By bending to le Carré’s will (and also to the United Kingdom’s high-risk libel and defamation laws, which can hamstring writers even when their material is reliable), Sisman, in effect, helped keep le Carré from blowing his cover, right up until his death nearly three years ago at the age of 89.

This new book, Sisman writes, “might be described as What Was Left Out,” and he maintains that it was le Carré himself who made the strongest biographical case for someday exposing this aspect of his life:

“My infidelities,” he wrote to me at a time when, for better or worse, the issue had come to dominate our discussions, “produced in my life a duality & a tension that became almost a necessary drug for my writing, a dangerous edge of some kind … They are not therefore a ‘dark part’ of my life, separate from the ‘high literary calling,’ so to speak, but, alas, integral to it, & inseparable.”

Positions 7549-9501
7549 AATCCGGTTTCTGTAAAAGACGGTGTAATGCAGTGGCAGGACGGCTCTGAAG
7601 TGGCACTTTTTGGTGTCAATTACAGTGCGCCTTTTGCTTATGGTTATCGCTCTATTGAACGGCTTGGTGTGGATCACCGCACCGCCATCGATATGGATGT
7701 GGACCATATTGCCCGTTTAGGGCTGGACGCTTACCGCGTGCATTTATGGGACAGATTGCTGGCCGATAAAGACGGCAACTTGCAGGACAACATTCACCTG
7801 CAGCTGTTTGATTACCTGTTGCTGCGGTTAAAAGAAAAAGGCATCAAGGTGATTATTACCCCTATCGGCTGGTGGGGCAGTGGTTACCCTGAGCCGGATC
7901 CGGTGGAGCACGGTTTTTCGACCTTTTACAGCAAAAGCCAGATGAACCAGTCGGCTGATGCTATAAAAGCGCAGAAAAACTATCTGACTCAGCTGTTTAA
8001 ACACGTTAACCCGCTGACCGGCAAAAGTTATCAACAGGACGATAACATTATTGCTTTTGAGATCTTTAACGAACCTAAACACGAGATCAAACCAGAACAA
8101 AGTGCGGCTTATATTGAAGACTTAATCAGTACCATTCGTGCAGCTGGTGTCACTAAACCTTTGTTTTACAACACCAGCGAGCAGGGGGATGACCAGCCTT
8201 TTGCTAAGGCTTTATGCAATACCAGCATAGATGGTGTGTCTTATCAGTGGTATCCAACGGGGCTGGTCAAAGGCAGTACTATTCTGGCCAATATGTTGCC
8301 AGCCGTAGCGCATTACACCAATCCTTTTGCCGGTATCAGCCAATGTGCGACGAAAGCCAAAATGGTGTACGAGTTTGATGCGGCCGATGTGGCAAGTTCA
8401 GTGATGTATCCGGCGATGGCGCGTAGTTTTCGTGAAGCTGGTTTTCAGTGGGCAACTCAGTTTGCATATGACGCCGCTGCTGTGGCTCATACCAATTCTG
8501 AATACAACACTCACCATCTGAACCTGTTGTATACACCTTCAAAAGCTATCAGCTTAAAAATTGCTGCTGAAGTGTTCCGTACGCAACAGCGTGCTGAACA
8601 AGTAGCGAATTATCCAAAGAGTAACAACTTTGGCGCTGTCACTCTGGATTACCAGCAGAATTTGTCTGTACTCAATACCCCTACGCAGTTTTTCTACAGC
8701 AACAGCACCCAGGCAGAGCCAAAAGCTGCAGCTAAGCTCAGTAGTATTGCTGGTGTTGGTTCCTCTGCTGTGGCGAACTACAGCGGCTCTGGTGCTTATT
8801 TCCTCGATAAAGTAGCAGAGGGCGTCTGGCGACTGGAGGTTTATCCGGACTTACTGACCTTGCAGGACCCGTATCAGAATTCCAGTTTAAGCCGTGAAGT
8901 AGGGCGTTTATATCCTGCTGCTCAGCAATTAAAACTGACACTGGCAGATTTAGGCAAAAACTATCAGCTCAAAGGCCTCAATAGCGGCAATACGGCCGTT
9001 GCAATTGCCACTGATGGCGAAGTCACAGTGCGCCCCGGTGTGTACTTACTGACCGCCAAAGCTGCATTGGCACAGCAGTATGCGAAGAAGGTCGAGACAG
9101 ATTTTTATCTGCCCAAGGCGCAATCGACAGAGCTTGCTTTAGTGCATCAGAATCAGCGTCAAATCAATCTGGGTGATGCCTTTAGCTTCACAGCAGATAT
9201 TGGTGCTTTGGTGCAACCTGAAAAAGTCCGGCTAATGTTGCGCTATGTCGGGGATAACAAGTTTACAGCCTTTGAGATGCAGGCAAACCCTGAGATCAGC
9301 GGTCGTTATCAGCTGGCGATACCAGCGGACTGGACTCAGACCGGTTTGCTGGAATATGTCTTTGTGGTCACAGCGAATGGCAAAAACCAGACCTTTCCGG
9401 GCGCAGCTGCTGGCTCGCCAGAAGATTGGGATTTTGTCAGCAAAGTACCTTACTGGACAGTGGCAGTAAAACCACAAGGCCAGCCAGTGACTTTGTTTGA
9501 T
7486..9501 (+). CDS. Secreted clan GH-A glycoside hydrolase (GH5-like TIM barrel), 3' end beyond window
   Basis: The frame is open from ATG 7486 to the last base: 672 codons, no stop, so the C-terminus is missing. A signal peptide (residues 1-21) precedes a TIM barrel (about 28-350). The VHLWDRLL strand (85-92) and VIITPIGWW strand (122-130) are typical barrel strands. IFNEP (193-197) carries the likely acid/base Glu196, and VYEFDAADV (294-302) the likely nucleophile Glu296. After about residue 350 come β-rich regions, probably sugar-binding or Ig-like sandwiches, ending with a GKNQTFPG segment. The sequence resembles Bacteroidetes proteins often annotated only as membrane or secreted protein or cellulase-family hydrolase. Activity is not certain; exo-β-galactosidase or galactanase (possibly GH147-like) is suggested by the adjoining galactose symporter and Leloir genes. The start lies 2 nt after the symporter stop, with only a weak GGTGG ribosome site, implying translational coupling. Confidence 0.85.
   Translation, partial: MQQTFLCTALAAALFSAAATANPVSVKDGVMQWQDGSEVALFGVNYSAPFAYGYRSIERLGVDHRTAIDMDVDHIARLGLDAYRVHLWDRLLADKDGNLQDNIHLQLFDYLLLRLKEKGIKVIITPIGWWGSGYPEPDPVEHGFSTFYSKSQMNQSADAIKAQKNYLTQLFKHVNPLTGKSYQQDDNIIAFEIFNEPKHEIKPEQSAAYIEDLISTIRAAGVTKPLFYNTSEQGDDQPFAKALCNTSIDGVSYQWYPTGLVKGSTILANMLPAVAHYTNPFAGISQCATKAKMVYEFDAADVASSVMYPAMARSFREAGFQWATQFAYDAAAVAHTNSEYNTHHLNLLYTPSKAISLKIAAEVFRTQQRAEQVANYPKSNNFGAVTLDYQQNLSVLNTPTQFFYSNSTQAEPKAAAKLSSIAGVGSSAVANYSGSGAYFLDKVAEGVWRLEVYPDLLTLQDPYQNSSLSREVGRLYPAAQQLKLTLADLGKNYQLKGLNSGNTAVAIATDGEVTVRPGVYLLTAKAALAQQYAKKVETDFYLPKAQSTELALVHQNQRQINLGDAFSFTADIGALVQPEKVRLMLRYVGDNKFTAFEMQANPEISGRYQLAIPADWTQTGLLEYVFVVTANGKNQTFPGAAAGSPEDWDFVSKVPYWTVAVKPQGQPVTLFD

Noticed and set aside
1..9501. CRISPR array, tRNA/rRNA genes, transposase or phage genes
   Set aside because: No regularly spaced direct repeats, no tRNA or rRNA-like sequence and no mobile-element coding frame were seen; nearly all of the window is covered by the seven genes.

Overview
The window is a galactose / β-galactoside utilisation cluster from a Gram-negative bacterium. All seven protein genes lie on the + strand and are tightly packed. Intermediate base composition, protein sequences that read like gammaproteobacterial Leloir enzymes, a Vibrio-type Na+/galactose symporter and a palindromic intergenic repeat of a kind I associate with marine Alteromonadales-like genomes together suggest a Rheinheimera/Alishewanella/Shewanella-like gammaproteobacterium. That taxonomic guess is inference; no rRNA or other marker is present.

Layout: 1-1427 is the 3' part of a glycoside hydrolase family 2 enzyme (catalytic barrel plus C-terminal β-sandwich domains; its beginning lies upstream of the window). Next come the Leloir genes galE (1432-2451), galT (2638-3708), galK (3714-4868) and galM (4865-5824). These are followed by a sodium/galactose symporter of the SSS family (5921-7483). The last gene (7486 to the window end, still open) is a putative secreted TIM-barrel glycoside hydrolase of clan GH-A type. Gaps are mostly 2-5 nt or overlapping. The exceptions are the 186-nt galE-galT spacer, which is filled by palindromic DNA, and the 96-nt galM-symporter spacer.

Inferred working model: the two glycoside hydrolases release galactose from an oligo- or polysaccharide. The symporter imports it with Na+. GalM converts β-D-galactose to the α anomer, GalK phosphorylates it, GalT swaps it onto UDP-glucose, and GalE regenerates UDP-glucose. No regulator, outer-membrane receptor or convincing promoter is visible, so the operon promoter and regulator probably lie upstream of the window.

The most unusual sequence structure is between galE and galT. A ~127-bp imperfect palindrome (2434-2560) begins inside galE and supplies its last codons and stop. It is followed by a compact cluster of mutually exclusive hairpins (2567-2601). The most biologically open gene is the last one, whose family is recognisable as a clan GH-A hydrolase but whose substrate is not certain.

One can’t help but suspect that Sisman might be hiding an additional motive — literary vengeance. Not only did le Carré undermine Sisman’s previous book, he also upstaged its publication, by announcing just days beforehand that he was writing a memoir, “The Pigeon Tunnel.” And that book was a bit of a rush job; more than half its pages had previously appeared elsewhere. (Errol Morris has recently released a documentary of the same name, built around interviews filmed a year before le Carré’s death.)

Whatever the case, Sisman’s new book casts le Carre’s life and writing in a fresh light, because up to now the dominant perception was that he wrote so well about deception and betrayal due to his horrible childhood.